Wednesday, 14 September 2011

BEST OF BOTH WORLDS: Star-studded Reggae’s Gone Country offers a soothing blend

DYNAMIC DUO: Gatlin and Virgo for "California."

There are few elements that separate the genres of reggae and country – the geographical locations of their hometowns (Kingston and Nashville, respectively) perhaps the most immediate of the distinctions wedged between them. True, both genres are characterized by signature sounds, but you find that the expressions of their proponents run the gamut almost equally when it comes to persuasive storytelling, emotion and overall melodious appeal. On the matter of tackling certain themes (some as universal as hope, love and struggle), you’d be hard-pressed to find a more piercing delivery elsewhere.

Reggae’s Gone Country delivers ample proof and a lion’s share of highlights among its 14 tracks. The songs on this new recording of reggae’s finest taking on country standards blur the line between the two musical lanes.

To expose our reggae talent – and indeed the listening public – to a musical experience as refreshing as this, one that might not have come along otherwise, is a solid idea out of the VP Records lair. Leading the all-star lineup, Romain Virgo, for instance, proves his vocal versatility on the opening track “California,” featuring the legendary Larry Gatlin. Lending some warmth and tenderness, Tessanne Chin makes “Don’t It Make My Brown Eyes” her own, while Busy Signal channels his inner Western cowboy to perform “The Gambler.” Gramps Morgan, meanwhile, was ideally tapped for the Sunday afternoon gem “Feel So Right.” And the list goes on, with nothing to complain about really, except that the production is overwhelmingly spare.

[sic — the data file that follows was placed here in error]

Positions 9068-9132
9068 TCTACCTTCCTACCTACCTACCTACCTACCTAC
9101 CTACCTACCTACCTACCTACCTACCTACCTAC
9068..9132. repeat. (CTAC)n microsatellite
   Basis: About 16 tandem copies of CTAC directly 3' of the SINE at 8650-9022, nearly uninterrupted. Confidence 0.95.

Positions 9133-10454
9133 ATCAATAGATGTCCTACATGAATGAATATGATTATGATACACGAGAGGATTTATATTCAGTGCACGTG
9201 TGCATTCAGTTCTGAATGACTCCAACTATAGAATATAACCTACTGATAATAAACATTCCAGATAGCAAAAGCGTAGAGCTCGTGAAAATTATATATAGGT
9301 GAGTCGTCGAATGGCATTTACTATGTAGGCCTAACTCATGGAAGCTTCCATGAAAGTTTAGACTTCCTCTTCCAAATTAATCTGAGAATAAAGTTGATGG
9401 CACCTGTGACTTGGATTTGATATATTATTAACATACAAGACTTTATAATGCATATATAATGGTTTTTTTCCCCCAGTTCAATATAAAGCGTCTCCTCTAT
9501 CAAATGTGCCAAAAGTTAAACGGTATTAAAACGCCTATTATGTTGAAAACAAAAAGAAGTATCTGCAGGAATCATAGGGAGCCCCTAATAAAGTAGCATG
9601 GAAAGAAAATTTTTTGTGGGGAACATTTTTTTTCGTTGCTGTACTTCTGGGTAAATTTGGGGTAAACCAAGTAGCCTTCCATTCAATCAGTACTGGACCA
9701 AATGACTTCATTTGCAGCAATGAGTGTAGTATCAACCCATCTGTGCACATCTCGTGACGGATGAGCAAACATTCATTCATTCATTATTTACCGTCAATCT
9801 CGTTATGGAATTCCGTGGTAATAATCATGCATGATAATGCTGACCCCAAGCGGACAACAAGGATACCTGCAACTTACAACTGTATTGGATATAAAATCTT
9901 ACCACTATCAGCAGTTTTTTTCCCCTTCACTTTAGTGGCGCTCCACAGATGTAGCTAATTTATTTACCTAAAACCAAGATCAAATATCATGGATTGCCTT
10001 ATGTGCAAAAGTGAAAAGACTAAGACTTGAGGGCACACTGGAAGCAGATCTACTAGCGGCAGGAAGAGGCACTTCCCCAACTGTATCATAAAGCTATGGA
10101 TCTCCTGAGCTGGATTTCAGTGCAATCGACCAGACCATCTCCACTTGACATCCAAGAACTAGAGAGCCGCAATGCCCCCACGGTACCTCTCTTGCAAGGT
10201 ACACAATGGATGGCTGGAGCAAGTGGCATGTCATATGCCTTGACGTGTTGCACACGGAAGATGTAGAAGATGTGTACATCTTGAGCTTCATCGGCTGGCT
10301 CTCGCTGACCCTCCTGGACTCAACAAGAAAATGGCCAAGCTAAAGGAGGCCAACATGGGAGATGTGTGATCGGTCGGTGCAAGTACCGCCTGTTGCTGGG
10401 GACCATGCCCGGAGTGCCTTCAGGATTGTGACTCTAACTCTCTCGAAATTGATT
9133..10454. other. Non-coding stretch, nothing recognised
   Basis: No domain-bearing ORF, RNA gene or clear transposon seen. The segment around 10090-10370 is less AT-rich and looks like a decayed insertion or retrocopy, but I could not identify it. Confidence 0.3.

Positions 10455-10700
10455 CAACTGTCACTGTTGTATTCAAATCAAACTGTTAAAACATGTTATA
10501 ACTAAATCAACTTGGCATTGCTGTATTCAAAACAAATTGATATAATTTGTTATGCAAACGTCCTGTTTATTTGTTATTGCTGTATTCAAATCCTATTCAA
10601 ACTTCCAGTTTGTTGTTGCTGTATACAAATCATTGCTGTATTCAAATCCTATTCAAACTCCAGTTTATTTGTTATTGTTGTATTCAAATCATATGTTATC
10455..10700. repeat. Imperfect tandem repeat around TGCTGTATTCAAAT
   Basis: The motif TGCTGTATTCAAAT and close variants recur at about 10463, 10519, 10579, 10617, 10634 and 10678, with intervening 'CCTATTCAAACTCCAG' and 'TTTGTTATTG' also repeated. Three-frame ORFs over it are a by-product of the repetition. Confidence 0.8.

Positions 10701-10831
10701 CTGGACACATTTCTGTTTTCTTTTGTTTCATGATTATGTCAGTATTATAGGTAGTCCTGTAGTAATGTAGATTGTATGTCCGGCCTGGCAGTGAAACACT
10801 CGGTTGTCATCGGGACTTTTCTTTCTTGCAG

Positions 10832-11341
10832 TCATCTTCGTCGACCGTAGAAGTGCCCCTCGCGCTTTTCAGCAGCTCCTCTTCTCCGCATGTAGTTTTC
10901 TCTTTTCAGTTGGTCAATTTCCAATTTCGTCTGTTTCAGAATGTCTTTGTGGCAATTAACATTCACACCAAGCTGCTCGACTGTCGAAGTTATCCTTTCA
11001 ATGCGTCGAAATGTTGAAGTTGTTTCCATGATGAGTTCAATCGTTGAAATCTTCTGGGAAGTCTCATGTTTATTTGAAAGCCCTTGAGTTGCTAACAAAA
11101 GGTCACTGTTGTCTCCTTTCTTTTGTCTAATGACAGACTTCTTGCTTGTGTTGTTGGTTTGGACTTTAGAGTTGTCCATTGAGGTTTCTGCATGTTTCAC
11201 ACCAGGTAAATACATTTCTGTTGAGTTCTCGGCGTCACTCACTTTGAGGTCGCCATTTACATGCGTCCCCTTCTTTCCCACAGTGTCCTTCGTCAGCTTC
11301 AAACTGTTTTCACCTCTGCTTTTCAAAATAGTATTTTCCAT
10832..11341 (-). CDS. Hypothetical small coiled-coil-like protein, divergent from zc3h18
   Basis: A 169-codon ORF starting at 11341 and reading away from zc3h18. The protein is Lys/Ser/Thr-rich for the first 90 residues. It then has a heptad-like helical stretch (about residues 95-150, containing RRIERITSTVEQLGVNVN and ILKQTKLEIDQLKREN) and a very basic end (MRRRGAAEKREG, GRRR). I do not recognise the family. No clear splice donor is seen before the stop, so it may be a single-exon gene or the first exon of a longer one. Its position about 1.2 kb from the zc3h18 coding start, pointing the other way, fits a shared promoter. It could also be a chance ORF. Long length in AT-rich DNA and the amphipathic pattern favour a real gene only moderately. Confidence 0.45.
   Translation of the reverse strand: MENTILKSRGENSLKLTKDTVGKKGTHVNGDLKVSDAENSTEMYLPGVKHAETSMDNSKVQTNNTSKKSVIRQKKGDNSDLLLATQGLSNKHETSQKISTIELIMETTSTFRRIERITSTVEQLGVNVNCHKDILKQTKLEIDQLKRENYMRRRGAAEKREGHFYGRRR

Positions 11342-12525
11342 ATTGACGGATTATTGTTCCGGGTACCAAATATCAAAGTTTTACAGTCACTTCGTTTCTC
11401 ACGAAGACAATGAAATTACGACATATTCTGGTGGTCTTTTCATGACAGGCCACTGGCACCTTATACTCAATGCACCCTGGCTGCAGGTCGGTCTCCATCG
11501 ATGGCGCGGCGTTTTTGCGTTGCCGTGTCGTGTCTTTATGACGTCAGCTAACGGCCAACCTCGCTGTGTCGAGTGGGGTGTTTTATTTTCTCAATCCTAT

For some, the notion of assembling a roster of reggae singers to render country classics for an album in this tough financial climate might reek of overreach. But there are enough bright moments on Reggae’s Gone Country to make one reconsider such a position. It’s ever a good move to test music’s creative waters, especially if the bid is to push our reggae into new territory. Up next: Reggae Gone Hard Rock? Tyrone’s Verdict: B

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